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Transient Ischemic Attack (TIA)

A transient ischemic attack (TIA) is a stroke in which the symptoms resolve quickly, usually spontaneously and usually within minutes to hours. In most cases, TIAs are due to temporary blockage in a blood vessel to or within the brain. The blockage may be due to a small blood clot or a cholesterol/fatty plaque that has traveled to the brain (an embolus) or formed within the brain. There is no way to tell a stroke from a TIA when symptoms start: a TIA simply resolves quickly, usually before there is permanent damage. In either case, immediate attention should be sought.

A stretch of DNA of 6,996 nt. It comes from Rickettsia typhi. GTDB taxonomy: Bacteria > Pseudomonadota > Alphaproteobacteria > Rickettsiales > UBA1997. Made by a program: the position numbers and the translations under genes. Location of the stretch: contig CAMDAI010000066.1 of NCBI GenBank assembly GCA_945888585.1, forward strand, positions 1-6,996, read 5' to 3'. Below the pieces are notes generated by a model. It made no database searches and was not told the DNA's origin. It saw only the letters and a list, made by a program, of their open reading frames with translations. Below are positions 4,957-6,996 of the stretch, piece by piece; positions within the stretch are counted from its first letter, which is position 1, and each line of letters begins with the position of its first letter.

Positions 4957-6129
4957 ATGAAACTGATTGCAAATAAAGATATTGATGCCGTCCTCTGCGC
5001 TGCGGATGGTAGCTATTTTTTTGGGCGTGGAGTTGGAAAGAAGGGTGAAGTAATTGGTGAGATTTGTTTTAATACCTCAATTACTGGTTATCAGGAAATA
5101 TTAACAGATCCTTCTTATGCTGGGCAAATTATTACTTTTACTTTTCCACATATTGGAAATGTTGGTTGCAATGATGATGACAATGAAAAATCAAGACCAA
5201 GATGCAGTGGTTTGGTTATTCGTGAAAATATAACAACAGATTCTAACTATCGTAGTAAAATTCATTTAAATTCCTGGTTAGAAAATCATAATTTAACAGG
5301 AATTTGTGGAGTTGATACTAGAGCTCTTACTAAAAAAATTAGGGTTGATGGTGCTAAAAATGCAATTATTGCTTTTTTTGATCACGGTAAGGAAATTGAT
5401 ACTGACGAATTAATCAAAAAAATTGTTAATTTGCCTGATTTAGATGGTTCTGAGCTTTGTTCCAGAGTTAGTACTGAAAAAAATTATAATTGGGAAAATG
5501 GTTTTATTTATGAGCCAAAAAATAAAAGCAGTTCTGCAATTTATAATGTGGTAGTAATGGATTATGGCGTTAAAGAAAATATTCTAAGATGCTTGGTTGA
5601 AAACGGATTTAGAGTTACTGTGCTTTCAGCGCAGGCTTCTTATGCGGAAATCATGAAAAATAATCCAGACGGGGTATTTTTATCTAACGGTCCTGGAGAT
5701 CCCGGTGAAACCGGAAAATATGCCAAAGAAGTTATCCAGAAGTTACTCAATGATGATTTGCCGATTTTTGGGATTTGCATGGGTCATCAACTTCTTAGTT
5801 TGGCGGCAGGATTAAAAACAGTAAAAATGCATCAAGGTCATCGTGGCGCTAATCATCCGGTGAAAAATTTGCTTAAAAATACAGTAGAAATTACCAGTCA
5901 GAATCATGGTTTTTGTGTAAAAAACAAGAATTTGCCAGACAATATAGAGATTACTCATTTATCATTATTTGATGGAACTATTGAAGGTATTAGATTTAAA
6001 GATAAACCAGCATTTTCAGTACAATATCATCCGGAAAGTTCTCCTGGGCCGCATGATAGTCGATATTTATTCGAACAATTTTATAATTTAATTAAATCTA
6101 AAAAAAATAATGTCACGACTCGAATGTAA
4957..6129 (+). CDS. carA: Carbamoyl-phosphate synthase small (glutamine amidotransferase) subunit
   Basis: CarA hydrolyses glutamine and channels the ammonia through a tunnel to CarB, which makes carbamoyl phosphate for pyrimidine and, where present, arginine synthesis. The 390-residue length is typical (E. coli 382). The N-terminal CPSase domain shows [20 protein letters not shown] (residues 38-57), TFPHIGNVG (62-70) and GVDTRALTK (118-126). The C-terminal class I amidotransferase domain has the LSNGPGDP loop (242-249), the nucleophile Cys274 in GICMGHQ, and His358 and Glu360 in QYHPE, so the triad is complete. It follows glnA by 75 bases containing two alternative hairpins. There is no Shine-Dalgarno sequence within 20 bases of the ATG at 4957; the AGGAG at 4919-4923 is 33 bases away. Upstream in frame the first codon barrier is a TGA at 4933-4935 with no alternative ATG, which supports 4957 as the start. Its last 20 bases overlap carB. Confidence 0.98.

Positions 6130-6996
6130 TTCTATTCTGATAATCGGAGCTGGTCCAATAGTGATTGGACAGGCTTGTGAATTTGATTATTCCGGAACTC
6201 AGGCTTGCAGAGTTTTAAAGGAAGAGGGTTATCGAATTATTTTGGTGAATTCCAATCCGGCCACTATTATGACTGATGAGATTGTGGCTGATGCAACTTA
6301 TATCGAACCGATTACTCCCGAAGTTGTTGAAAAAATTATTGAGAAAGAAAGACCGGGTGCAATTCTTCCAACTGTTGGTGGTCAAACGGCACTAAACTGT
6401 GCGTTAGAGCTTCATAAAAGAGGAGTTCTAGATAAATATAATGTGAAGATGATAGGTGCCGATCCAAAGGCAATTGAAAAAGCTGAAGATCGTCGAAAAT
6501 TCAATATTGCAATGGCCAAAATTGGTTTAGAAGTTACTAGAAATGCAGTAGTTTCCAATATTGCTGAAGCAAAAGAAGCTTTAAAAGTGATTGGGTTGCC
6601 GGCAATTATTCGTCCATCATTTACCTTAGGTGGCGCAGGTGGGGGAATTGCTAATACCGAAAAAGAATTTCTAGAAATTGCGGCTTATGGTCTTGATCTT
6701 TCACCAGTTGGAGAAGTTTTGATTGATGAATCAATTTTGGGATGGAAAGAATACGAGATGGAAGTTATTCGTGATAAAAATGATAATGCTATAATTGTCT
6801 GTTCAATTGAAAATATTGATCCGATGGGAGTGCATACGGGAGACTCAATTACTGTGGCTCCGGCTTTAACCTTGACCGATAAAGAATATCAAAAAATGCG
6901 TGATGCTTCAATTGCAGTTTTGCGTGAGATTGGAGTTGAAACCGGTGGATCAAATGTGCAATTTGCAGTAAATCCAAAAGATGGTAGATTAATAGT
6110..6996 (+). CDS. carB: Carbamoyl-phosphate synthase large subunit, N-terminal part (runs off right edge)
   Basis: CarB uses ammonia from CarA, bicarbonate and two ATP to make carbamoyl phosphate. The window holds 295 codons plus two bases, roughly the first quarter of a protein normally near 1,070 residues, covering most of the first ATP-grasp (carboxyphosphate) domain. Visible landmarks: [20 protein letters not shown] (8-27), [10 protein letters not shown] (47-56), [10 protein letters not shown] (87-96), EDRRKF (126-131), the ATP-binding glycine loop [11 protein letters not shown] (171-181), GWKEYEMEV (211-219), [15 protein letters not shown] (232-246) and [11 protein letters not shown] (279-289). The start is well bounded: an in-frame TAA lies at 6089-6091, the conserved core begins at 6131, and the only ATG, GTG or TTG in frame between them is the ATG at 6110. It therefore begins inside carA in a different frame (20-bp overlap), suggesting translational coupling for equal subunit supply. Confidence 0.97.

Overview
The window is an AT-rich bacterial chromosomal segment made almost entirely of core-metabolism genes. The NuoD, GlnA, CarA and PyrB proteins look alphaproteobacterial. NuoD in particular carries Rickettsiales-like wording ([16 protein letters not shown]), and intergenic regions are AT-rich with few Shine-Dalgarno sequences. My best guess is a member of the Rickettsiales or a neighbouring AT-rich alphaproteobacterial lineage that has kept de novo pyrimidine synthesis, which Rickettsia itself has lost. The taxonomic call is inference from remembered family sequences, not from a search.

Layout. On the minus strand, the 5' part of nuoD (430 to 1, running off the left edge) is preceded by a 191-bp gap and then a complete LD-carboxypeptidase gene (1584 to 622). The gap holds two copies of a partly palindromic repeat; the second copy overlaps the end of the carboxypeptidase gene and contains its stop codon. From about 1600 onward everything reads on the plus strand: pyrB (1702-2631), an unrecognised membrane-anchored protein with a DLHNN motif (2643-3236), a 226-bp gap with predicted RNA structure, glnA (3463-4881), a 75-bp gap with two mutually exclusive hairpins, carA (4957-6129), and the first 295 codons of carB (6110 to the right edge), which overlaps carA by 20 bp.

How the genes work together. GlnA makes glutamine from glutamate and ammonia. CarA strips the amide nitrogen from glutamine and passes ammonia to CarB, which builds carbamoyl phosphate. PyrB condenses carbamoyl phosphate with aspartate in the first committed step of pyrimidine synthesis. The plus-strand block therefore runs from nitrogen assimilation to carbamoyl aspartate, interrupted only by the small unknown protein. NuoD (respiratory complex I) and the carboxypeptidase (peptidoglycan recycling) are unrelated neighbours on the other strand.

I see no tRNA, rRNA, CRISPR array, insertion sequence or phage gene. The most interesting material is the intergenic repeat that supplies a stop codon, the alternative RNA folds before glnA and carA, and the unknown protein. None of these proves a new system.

Figure 1: Blood supply to the brain with atherosclerosis of the carotid artery.

Figure 2: Ruptured atherosclerotic plaque with blood clot formation. A part of the blood clot has broken off.

Figure 3: Blocked blood flow during a transient ischemic attack.

Figure 4: Return of blood flow and brain function following a TIA.

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